By ELLEN E. SCHULTZI have heard from reliable sources that the Social Security Administration has been seeded with Bushies fundamentally opposed to its basic mission and not just in the political positions. These people really want you to believe that "Government is the problem".
A federal judge approved a civil-court settlement requiring the Social Security Administration to repay $500 million to 80,000 recipients whose benefits it suspended after deeming them fugitives.
The supposed fugitives include a disabled widow with a previously suspended driver's license, a quadriplegic man in a nursing home and a Nevada grandmother mistaken for a rapist.
They were among at least 200,000 elderly and disabled people who lost their benefits in recent years under what the agency called the "Fugitive Felon" program. Launched in 1996 and extended to Social Security disability and old-age benefits in 2005, the program aimed to save taxpayers money by barring the payment of Social Security benefits to people "fleeing to avoid prosecution."
But some federal courts in recent years have concluded that most people the agency identified as fleeing felons were neither fleeing nor felons. The problem: Social Security employees relied on an operations manual stating that anyone with a warrant outstanding is a fugitive felon, whether the person is actually fleeing or attempting to avoid being captured.
The Social Security Administration, which neither admitted nor denied wrongdoing as part of the settlement, declined to comment.
The National Senior Citizens Law Center, an advocacy group for the elderly and disabled, sued the Social Security Administration in an Oakland, Calif., federal court last year on behalf of people denied benefits, and asserted that most warrants -- some decades old -- were for minor offenses and most people were unaware they existed.
Roberta Dobbs, a 75-year-old widow in Durant, Okla., who uses a wheelchair and is tethered to an oxygen tank, was deemed a fugitive in 2006 because of an outstanding 2001 warrant issued in California following a traffic accident while Mrs. Dobbs was moving from her home. Her benefits were cut off for three years, forcing her to rely on friends, family and charity.
Some "fugitives" were victims of mistaken identity. To identify felons, the agency cross-checked its database with databases of old warrants obtained from various law-enforcement agencies. If a match was found -- of a person's first and last name, and either Social Security number or date of birth -- the person was deemed to be a fugitive and his benefits suspended. The program didn't compare middle initials or gender.
Willie Mae Giacanni, 79, a retiree near Reno, Nev., was informed by the Social Security Administration in 2006 that her $350 a month benefit would be suspended because of a warrant outstanding in New York, a state she has never visited.
She said she "called different precincts," trying to find out what she was wanted for. A detective told her the warrant was for Willie Frank Thomas, who was wanted for kidnapping and rape in 1972. Although Mrs. Giacanni's first husband's surname was Thomas, and the suspect shared her birth date, he had a different Social Security number, middle name, gender and race, according to the New York City Police Department's fugitive-enforcement division.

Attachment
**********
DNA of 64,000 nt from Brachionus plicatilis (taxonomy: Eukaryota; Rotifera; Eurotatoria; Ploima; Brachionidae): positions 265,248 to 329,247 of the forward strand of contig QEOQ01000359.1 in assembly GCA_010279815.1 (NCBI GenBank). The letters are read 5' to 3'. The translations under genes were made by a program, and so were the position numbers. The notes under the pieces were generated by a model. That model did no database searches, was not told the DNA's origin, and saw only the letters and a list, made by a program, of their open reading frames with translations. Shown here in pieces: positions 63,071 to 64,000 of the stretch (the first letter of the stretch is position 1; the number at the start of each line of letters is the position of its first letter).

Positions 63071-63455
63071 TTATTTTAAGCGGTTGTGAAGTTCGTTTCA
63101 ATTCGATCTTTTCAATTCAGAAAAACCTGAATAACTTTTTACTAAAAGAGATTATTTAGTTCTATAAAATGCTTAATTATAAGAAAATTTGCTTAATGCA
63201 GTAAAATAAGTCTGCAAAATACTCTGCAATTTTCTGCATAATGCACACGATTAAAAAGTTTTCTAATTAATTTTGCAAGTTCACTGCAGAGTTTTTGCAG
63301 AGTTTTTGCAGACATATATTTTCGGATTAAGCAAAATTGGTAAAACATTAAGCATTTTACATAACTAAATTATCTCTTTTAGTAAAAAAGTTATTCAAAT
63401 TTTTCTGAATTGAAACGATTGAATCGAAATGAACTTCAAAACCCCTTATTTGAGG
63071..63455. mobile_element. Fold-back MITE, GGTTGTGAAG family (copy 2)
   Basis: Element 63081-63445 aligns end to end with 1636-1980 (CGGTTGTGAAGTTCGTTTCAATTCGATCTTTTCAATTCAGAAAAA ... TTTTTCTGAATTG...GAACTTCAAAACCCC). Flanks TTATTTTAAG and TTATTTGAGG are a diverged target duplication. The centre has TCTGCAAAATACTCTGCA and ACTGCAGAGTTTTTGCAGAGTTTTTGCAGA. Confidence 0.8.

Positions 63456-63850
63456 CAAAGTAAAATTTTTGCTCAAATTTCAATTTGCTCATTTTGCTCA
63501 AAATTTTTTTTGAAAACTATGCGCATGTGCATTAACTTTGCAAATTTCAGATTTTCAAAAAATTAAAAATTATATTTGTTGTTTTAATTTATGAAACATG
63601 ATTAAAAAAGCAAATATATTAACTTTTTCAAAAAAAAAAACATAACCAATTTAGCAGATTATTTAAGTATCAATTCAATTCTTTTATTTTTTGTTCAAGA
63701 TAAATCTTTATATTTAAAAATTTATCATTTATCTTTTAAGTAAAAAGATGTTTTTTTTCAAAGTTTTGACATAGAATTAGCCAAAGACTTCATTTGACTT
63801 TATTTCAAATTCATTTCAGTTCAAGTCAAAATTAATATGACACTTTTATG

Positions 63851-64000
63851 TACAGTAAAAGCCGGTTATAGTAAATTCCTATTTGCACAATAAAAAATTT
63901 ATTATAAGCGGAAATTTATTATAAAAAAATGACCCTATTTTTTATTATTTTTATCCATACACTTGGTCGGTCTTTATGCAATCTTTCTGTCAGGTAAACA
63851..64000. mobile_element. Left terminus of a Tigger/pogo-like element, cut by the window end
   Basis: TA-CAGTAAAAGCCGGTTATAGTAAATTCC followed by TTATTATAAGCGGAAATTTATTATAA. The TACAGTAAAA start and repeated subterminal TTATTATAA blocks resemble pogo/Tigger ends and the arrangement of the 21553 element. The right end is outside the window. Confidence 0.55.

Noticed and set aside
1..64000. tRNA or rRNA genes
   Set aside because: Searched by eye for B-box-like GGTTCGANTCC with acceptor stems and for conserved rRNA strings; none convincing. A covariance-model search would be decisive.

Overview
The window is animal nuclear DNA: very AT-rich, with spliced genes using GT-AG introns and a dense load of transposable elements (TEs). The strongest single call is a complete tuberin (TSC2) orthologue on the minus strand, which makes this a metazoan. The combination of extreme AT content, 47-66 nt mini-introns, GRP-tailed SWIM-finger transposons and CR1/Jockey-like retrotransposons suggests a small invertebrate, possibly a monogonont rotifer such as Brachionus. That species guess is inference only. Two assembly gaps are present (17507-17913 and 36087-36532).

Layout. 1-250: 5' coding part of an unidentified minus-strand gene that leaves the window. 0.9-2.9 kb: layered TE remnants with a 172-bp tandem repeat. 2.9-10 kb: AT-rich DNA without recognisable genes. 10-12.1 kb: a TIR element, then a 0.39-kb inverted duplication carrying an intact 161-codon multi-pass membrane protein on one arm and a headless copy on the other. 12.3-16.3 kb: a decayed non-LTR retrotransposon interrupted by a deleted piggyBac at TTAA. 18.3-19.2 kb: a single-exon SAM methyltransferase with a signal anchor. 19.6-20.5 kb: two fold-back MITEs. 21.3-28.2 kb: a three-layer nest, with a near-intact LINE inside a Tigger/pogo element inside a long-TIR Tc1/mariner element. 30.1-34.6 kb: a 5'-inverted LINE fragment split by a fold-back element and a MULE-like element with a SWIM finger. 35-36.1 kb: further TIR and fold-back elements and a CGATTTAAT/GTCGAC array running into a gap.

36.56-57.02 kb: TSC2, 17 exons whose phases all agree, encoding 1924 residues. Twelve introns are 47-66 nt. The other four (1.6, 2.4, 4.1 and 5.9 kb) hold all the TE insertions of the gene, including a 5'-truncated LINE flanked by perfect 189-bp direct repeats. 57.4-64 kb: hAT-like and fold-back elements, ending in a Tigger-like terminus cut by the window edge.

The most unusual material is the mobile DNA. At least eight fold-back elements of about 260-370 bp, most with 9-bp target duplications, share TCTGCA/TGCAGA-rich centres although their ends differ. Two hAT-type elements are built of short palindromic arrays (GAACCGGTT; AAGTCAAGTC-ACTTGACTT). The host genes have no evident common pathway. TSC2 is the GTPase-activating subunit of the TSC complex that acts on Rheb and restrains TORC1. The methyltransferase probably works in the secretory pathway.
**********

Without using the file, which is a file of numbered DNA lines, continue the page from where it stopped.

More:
The detective sent Mrs. Giacanni a letter to give to the Social Security office, stating that the warrant wasn't for her, but the agency wouldn't accept it. Mrs. Giacanni sought help from a legal-aid attorney, who got the matter resolved. The agency declined to comment.
Even if people succeeded in clearing their warrants, the SSA had maintained they shouldn't have been paid benefits while the warrant was outstanding, and pursued them for the "overpayment." Mrs. Dobbs ultimately got her warrant vacated with the help of a legal-aid lawyer in 2008, but the Social Security Administration said it wouldn't resume her benefits until she repaid $11,802 for benefits she received in 2005.
As part of the settlement, the agency agreed to drop its claims for "overpayments."
After the NSCLC sued the agency, the SSA agreed in April to a proposed settlement to suspend benefits only for people who are charged with escape or flight to avoid prosecution. Under the pact, SSA stopped suspending benefits and agreed to repay benefits suspended between January 2007 and April 2009.
Most repayments will begin to go out late this year. Mrs. Dobbs received $37,970.
People whose benefits were cut off before 2007 could reapply for benefits, but would receive retroactive payments only to April 2009. An estimated 120,000 people fall into this category, said Gerald McIntyre, a lawyer for the NSCLC.
The settlement is good news for Catherine and James McMahon, a retired nurse and teacher in their 60s, who unsuccessfully applied for Social Security disability benefits for their son, James Jr., who was struck by a truck and paralyzed in 2006.
The couple was told their son, who resides in a nursing home, was ineligible for benefits because of a 1991 warrant. "It had something to do with a late night college party," said Mrs. McMahon. Her son, now 35, thought the matter was resolved after several court dates.
Now her son will receive about $735 a month in benefits, retroactive to early 2007. The money will help provide for his two young children, whom the McMahons are raising.
(BTW I am told that 'amok, amuck' is the only Malay word adopted into standard English vocabulary)